Engineers will be familiar with the ABCL crossings (automatic barriers controlled locally), whereby a train driver receives a white light to indicate the crossing has activated correctly and he/she can proceed without stopping, unlike an open crossing. ABCLs remain subject to pedestrian misuse and thus another initiative is to equip such crossings with full barriers and obstacle detection. These will remain locally monitored thus becoming AFBCL. This solution has been commissioned at three sites in Scotland which are being monitored for a trial period, but is already being written into standards to make it more widely available.

Other considerations

The reliability of barrier machines is generally good but there is always room for improvement. Combating climate change and extreme weather is now a requirement for many engineering disciplines so a more environmentally robust machine, which can be remotely monitored and equipped with telemetry-led maintenance routines, is something the supply chain will be encouraged to develop. A reduction in ‘No Fault Found’ instances will be part of this exercise.

Telephone communication between the crossing user and the signaller is required when the associated instruction informs the user to call and is often a vital element in enabling safe operation. A working party is looking at the next generation of technology to see if improvements can be made.

The use of video analytics on CCTV monitored crossings whereby AI (artificial intelligence) can detect and highlight a person on the monitor screen is another investigation for the future.

Rail Engineer will keep an eye on all of the developments described and will provide updates in due course.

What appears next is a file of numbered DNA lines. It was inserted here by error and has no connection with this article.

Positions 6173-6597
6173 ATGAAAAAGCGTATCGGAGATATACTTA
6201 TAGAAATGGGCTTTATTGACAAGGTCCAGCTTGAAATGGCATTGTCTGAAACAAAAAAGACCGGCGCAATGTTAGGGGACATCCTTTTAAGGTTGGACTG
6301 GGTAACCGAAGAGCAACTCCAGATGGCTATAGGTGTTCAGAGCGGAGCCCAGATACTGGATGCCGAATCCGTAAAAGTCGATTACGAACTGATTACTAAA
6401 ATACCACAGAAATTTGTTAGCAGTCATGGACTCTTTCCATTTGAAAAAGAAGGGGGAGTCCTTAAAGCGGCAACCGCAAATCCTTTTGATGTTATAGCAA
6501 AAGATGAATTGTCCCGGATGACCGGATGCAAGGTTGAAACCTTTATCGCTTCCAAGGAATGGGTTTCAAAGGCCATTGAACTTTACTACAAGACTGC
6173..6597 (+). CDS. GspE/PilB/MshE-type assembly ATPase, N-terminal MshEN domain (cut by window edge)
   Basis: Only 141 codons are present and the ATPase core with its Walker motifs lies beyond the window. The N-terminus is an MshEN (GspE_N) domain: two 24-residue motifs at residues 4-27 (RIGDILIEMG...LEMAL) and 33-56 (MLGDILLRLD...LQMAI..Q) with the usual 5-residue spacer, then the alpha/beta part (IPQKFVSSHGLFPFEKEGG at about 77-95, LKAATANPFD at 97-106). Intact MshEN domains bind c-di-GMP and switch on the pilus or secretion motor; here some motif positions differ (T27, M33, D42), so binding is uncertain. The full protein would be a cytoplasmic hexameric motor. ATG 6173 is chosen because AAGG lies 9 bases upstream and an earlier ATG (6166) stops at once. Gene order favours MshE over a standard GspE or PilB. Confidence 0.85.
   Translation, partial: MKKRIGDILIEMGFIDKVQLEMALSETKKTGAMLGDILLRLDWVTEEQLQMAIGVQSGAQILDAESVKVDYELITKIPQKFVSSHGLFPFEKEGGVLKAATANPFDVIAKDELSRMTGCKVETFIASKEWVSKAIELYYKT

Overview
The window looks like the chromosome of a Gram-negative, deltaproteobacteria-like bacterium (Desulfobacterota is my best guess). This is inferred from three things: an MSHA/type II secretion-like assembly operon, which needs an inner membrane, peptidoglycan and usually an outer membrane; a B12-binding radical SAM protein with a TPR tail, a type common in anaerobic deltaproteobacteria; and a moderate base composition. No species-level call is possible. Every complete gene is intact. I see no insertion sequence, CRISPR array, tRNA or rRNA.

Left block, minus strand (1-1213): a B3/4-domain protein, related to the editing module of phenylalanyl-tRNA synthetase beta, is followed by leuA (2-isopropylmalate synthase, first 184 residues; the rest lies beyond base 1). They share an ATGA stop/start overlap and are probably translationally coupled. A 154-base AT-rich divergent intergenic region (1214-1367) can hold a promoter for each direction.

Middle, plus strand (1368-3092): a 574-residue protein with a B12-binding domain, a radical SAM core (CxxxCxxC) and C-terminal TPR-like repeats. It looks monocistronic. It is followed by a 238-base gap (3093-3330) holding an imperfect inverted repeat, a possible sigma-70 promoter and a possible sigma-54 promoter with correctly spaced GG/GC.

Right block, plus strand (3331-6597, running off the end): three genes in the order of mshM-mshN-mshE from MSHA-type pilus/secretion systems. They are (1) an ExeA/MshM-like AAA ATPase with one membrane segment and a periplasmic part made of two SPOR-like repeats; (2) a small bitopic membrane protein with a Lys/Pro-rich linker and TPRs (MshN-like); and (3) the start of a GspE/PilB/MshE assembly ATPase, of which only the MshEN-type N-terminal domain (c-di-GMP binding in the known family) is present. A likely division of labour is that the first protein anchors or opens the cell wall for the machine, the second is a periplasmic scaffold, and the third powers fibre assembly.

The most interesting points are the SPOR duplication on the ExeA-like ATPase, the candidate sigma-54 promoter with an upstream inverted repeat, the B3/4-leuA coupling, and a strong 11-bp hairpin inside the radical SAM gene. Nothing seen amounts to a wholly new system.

Clive Kessell
Clive Kessellhttp://therailengineer.com
SPECIALIST AREAS Signalling and telecommunications, traffic management, digital railway Clive Kessell joined British Rail as an Engineering Student in 1961 and graduated via a thin sandwich course in Electrical Engineering from City University, London. He has been involved in railway telecommunications and signalling for his whole working life. He made telecommunications his primary expertise and became responsible for the roll out of Cab Secure Radio and the National Radio Network during the 1970s. He became Telecommunications Engineer for the Southern Region in 1979 and for all of BR in 1984. Appointed Director, Engineering of BR Telecommunications in 1990, Clive moved to Racal in 1995 with privatisation and became Director, Engineering Services for Racal Fieldforce in 1999. He left mainstream employment in 2001 but still offers consultancy services to the rail industry through Centuria Comrail Ltd. Clive has also been heavily involved with various railway industry bodies. He was President of the Institution of Railway Signal Engineers (IRSE) in 1999/2000 and Chairman of the Railway Engineers Forum (REF) from 2003 to 2007. He continues as a member of the IRSE International Technical Committee and is also a Liveryman of the Worshipful Company of Information Technologists. A chartered engineer, Clive has presented many technical papers over the past 30 years and his wide experience has allowed him to write on a wide range of topics for Rail Engineer since 2007.